Zanzibar boat

Zanzibar

Zanzibar is an archipelago off the coast of Tanzania. Zanzibar consists of two large islands and several smaller ones. The main island is actually called Unguja but commonly known as Zanzibar Island. To avoid confusion, we always mean the individual island of Unguja when we write Zanzibar and when we talk about the archipelago we write the Zanzibar Archipelago.

Zanzibar's medieval capital Zanzibar Town is usually called Stone Town even though Stone Townm is actually just the old center of the city and Zanzibar Town is much bigger than Stone Town. Stone Town is one of the UNESCO World Heritage Sites and a place worth visiting. Zanzibar's neighboring Island Pemba is significantly less famous but also it offers amazing beaches, diving and snorkeling.
Zanzibar is located in the Indian Ocean about 6 km from mainland Tanzania and about 6 degrees south of the equator. Zanzibar is about 100 km long and 30 km wide and is characterized by white sandy beaches, colorful coral reefs, turquoise waters and the stunning capital of Stone Town.

The name Zanzibar is believed to come from the Persian words Zangi-bar (roughly the coast of black people). The Arabic name for Zanzibar is Zanji Bar. It is also possible that the name stems from the spice ginger, also known as Zingiber. Zanzibar has long been called the Spice Islands, a name they share with the moluccas islands in Indonesia.

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Nungwi Beach on northern Zanzibar

Stone Town

Most of the houses in Stone Town (or Mji Mkongwe in KiSwahili) were built in the 19th century when Zanzibar was one of the most important hubs of trade in the Indian Ocean. However, the houses are built in soft stones that erode, which is clearly visible in many houses whose condition is rapidly deteriorating. The Stone Town Conservation Authority works to preserve this heritage for the future. Thanks to this work, almost all hotels in Zanzibar are housed in beautifully renovated 1800 century houses.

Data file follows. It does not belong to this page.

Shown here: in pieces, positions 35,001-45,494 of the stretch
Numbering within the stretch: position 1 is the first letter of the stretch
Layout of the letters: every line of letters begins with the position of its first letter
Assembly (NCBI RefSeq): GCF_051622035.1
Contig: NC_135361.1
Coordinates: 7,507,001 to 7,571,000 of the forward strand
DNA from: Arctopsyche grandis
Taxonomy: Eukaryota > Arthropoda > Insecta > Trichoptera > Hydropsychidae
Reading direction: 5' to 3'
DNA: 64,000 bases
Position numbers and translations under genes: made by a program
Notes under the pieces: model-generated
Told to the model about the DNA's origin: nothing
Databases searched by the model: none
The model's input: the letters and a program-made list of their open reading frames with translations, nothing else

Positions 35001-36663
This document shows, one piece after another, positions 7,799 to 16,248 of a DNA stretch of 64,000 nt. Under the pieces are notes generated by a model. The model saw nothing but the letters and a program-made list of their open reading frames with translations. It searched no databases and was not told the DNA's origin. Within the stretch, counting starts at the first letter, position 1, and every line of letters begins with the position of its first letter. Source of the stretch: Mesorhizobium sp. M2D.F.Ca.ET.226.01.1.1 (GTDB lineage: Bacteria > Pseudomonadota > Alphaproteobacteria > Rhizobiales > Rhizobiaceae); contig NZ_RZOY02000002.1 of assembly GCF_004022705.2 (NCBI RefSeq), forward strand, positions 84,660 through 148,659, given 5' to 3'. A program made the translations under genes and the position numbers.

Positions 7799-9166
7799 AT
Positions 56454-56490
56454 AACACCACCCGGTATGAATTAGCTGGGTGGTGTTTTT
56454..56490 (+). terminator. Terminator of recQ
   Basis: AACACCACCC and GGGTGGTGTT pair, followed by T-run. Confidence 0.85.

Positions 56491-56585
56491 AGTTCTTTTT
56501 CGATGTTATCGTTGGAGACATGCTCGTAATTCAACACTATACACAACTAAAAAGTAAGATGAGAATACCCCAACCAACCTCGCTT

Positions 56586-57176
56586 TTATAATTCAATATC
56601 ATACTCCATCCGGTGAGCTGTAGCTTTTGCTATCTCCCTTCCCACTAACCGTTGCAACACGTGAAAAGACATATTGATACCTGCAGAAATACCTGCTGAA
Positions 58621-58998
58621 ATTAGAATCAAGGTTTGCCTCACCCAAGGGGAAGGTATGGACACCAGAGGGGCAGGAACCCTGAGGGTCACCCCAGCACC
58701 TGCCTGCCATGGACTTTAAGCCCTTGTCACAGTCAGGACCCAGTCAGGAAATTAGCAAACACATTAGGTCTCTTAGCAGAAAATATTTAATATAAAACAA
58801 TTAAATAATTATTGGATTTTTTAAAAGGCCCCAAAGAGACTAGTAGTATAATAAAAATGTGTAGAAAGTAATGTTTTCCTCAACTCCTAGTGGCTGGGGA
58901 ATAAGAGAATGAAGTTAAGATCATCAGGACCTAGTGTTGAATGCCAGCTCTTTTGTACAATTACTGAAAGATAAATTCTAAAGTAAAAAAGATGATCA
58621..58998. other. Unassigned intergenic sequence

The place where Stone Town is now has probably been inhabited since more than 300 yearshundred years, but there are no houses preserved since that time.

Two large houses dominate the other cityscape. The first is Beit-El-Ajaib or a “House of Wonder”, built by Sultan Seyid Bargash as a ceremony palace. The second is the Arabic fortress that was once a Portuguese building which was converted into a fortification in the 18th century.

The city was the center of trade on the east coast of Africa, as well as between Asia and Europe during the period before the inland of Africa was colonized in the late 1800’s. Then the center of gravity was moved to Mombasa and Dar Es Salaam. The most important export products from Zanzibar during this period were spices. For many years, Stone Town was also the center of slave trade in East Africa. The Anglican Cathedral of Stone Town is built in the place where there was previously a slave market.

Stone Town also became an important starting point for European colonizers, especially the Portuguese. David Livingstone used the city as the starting point for his last trip in Africa in 1866.

Less known facts about Stone Town are, for example, that Freddie Mercury, the now deceased singer in the English rock band Queen, is born here.

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A narrow alley in Stone Town

Climate